Chemokines play important roles in inflammation and are critical for the recruitment of effector immune cells to sites of infection. Chemokines activate leukocytes by binding to G protein coupled receptors. The ever-growing chemokine receptor subtypes can be divided into 2 major groups, CXCR and CCR, based on the 2 major classes of chemokines. One of the CCR receptors, CCR1, is expressed on neutrophils, monocytes, lymphocytes, and eosinophils and binds the leukocyte chemoattractant and hemopoiesis regulator macrophage-inflammatory protein (MIP-1), eotaxin, as well as several other related chemokines. Mice lacking the chemokine receptor CCR1 have defects in neutrophil trafficking and proliferation.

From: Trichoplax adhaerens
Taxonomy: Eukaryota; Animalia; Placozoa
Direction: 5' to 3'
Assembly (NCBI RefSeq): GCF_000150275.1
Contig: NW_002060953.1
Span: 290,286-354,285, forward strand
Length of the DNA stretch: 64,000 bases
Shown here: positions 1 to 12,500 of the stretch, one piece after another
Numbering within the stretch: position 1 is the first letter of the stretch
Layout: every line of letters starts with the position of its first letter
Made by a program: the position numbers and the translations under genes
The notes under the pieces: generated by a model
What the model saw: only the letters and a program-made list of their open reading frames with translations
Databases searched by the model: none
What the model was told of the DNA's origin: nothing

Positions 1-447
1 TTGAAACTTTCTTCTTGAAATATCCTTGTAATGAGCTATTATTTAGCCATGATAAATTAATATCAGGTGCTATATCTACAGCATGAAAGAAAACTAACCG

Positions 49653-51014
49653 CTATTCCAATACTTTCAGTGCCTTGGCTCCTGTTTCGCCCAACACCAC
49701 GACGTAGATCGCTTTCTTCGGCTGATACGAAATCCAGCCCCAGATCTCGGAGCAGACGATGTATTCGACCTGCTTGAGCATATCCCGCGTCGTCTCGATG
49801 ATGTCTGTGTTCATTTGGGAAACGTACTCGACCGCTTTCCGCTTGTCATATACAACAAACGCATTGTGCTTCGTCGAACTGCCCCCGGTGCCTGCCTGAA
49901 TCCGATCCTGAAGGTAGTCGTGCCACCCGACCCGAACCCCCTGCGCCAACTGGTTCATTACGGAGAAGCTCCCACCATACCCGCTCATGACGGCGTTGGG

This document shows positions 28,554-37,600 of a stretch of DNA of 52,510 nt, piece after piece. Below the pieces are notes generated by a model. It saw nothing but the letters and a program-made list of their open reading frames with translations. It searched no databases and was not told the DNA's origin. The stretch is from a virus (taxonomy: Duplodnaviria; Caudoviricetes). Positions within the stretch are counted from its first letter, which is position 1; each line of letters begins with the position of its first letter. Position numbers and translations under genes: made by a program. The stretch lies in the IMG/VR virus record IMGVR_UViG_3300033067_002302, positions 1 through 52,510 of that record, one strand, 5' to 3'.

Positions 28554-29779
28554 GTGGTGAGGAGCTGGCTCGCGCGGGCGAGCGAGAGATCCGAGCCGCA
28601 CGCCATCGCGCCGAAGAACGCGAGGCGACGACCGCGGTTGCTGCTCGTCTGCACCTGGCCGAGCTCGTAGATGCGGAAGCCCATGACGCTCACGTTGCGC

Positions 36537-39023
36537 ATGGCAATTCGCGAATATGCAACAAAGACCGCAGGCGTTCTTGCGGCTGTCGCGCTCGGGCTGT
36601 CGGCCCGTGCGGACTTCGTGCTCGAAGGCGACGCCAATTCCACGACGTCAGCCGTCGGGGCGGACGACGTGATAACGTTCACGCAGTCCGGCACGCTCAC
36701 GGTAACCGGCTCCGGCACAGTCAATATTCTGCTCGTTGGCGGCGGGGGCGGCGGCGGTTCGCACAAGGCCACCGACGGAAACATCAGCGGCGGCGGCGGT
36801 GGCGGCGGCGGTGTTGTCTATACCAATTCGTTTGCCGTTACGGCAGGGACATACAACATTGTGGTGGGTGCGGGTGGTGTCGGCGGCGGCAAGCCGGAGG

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Protein Aliases: C-C chemokine receptor type 1; C-C CKR-1; CC-CKR-1; CCR-1; CCR1; CD191; chemokine (C-C motif) receptor 1; CKR-1; CKR1; CMKBR1; HM145; LD78 receptor; Macrophage inflammatory protein 1-alpha receptor; MIP-1alpha-R; MIP1aR; RANTES receptor; RANTES-R; SCYAR1
Gene Aliases: CCR1; CD191; CKR-1; CKR1; CMKBR1; CMKR1; HM145; MIP1aR; SCYAR1
UniProt ID: (Human) P32246
Entrez Gene ID: (Human) 1230
Molecular Function: G-protein coupled receptor cell adhesion molecule cytokine receptor defense/immunity protein hydrolase immunoglobulin receptor superfamily immunoglobulin superfamily cell adhesion molecule phosphatase protein phosphatase receptor